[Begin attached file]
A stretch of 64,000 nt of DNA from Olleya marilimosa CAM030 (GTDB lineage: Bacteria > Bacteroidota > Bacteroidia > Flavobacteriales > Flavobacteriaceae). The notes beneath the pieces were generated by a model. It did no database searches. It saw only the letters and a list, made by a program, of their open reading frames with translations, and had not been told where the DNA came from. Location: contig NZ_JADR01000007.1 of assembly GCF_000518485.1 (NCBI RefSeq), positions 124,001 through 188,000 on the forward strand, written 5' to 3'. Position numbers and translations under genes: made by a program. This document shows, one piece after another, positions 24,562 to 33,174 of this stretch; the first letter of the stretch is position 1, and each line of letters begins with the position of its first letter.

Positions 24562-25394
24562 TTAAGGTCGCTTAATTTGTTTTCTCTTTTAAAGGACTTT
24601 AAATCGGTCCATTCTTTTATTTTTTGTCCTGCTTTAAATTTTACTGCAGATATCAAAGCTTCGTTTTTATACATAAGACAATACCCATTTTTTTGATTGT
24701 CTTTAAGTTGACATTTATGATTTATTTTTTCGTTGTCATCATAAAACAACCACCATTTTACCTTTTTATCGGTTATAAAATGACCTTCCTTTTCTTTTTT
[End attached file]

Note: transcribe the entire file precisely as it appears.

A stretch of 64,000 nt of DNA from Olleya marilimosa CAM030 (GTDB lineage: Bacteria > Bacteroidota > Bacteroidia > Flavobacteriales > Flavobacteriaceae). The notes beneath the pieces were generated by a model. It did no database searches. It saw only the letters and a list, made by a program, of their open reading frames with translations, and had not been told where the DNA came from. Location: contig NZ_JADR01000007.1 of assembly GCF_000518485.1 (NCBI RefSeq), positions 124,001 through 188,000 on the forward strand, written 5' to 3'. Position numbers and translations under genes: made by a program. This document shows, one piece after another, positions 24,562 to 33,174 of this stretch; the first letter of the stretch is position 1, and each line of letters begins with the position of its first letter.

Positions 24562-25394
24562 TTAAGGTCGCTTAATTTGTTTTCTCTTTTAAAGGACTTT
24601 AAATCGGTCCATTCTTTTATTTTTTGTCCTGCTTTAAATTTTACTGCAGATATCAAAGCTTCGTTTTTATACATAAGACAATACCCATTTTTTTGATTGT
24701 CTTTAAGTTGACATTTATGATTTATTTTTTCGTTGTCATCATAAAACAACCACCATTTTACCTTTTTATCGGTTATAAAATGACCTTCCTTTTCTTTTTT